A thief with a unique code of professional ethics is double-crossed by his crew and left for dead. Assuming a new disguise and forming an unlikely alliance with a woman on the inside, he looks to hijack the score of the crew's latest heist.
Construction company owner John Matthews learns that his estranged son, Jason, has been arrested for drug trafficking. Facing an unjust prison sentence for a first time offender courtesy of mandatory minimum sentence laws, Jason has nothing to offer for leniency in good conscience. Desperately, John convinces the DEA and the opportunistic DA Joanne Keeghan to let him go undercover to help make arrests big enough to free his son in return. With the unwitting help of an ex-con employee, John enters the narcotics underworld where every move could be his last in an operation that will demand all his resources, wits and courage to survive. Written by
Kenneth Chisholm (email@example.com)
The true story the movie is based on, is about James Settembrino helped prosecutors by giving information about other drug dealers in order to get a lower sentence for his son. See more »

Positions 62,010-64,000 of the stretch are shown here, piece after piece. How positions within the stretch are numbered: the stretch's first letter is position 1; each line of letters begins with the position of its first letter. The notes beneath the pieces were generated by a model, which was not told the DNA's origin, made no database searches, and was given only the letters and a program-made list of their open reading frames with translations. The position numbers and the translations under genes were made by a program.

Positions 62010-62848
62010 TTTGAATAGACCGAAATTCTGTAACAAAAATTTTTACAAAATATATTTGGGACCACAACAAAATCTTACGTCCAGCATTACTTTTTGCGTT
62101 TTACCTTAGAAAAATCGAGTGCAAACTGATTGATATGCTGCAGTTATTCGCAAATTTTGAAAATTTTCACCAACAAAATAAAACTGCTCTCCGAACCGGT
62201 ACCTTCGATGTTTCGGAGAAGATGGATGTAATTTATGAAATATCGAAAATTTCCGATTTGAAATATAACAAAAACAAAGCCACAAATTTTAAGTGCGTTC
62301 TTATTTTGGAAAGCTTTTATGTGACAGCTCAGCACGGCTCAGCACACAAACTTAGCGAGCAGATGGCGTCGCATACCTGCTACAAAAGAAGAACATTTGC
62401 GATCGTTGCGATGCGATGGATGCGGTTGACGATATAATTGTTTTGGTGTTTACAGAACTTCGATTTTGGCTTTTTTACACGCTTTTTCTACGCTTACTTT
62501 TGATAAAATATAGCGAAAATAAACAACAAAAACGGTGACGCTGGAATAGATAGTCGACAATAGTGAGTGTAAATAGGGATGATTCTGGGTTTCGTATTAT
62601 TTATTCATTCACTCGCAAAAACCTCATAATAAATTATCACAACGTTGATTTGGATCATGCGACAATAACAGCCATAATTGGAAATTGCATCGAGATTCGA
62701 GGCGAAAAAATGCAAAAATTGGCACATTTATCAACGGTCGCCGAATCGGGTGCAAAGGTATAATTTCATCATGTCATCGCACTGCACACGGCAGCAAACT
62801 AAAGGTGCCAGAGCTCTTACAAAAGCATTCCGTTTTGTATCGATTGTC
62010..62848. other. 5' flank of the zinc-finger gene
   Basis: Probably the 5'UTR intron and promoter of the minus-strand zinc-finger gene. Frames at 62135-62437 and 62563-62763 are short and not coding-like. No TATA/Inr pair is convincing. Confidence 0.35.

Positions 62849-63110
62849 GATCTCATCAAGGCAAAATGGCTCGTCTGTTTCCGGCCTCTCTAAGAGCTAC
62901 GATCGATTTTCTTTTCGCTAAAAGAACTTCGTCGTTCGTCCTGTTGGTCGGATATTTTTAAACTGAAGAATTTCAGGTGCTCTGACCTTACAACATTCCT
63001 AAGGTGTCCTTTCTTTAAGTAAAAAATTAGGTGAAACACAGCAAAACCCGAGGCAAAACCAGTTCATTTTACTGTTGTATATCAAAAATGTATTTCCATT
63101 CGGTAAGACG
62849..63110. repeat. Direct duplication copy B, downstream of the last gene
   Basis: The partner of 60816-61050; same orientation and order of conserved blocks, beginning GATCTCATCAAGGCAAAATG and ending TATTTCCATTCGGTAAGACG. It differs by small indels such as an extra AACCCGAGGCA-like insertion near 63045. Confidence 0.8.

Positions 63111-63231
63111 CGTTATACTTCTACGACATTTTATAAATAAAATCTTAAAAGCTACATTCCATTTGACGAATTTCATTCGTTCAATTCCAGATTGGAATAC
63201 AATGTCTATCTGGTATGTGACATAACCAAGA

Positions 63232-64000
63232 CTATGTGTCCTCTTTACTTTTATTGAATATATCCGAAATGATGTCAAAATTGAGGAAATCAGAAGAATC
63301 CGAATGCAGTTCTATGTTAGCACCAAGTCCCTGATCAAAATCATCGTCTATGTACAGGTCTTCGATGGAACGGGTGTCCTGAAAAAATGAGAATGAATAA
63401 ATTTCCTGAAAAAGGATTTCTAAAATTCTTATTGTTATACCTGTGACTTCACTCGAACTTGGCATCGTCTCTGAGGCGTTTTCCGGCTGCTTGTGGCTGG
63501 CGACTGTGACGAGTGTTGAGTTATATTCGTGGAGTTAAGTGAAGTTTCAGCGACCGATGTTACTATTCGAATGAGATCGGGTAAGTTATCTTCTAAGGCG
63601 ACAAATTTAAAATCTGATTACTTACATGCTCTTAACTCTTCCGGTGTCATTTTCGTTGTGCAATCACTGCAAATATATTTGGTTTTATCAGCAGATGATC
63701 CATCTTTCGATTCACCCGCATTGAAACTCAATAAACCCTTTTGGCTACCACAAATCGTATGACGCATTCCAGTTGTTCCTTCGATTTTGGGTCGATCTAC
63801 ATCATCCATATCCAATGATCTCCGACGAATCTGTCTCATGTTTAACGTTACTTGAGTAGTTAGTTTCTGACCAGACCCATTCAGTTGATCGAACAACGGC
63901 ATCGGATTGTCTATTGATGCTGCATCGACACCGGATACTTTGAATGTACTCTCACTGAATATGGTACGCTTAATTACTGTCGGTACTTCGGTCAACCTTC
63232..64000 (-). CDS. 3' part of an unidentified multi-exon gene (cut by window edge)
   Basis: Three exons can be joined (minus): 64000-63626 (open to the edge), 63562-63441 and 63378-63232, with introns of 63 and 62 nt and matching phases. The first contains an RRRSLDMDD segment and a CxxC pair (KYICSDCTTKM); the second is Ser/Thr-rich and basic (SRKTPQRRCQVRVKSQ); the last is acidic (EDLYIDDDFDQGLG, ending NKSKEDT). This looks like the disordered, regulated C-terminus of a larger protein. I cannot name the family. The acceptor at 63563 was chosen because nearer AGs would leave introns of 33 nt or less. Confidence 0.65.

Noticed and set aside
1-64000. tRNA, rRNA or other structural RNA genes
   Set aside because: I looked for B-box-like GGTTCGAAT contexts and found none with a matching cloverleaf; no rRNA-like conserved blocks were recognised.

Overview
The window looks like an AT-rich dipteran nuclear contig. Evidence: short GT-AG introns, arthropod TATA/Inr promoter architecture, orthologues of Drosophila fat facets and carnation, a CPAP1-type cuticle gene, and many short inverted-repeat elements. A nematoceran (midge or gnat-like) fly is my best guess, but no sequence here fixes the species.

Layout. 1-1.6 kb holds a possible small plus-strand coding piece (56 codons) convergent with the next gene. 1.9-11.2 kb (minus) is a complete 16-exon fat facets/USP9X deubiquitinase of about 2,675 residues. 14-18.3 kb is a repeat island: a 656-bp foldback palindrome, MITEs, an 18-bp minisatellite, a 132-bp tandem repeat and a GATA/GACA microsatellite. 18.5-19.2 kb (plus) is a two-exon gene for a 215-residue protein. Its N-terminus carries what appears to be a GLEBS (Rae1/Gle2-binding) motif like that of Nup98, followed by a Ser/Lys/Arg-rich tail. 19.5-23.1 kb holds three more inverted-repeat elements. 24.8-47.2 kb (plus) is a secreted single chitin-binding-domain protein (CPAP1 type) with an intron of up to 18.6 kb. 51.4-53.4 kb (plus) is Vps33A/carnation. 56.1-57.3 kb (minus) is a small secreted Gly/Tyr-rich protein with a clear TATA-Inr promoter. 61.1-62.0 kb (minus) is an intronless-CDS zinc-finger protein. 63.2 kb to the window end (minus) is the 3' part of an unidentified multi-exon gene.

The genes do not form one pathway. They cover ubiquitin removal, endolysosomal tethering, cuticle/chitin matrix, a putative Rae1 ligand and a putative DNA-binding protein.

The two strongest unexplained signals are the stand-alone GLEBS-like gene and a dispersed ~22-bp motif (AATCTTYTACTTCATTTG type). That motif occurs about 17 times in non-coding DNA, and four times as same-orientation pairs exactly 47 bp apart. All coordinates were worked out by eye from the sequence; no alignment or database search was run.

In the first scene with John Matthews, he uses a practice putting green in his office while on the phone. After walking over to a window that overlooks the warehouse, and then turning back to his desk, the practice putting green is missing. See more »
That party we just threw, there were over a thousand people there, bro.
No way. Oh, my God. I can't wait to get up there.
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This movie marks the departure of Dwayne Johnson from action actor to dramatic actor and the transformation works. Johnson demonstrates a surprising aptitude for dramatic acting as his character struggles with a number of distressing issues. The problem with the movie is the story. It's premise is implausible. The main character's son is busted on drug charges and he is in fact guilty, which makes him a far less sympathetic character. Nevertheless, that doesn't stop his father, played by Johnson, from coming to his son's assistance, albeit as unbelievable as it, and the entire movie hinges on the audience having to believe that the son is a victim, which he is not. If a movie needs a victim, then the victim should in fact be a victim. Another interesting character is the drug dealer played by Benjamin Bratt who plays the role effectively. Susan Sarandon and Barry Pepper also provide excellent performances as an ambitious DA and an undercover vice police officer respectively. Despite the flaws in the story, this is still a good movie and one that is worth watching.
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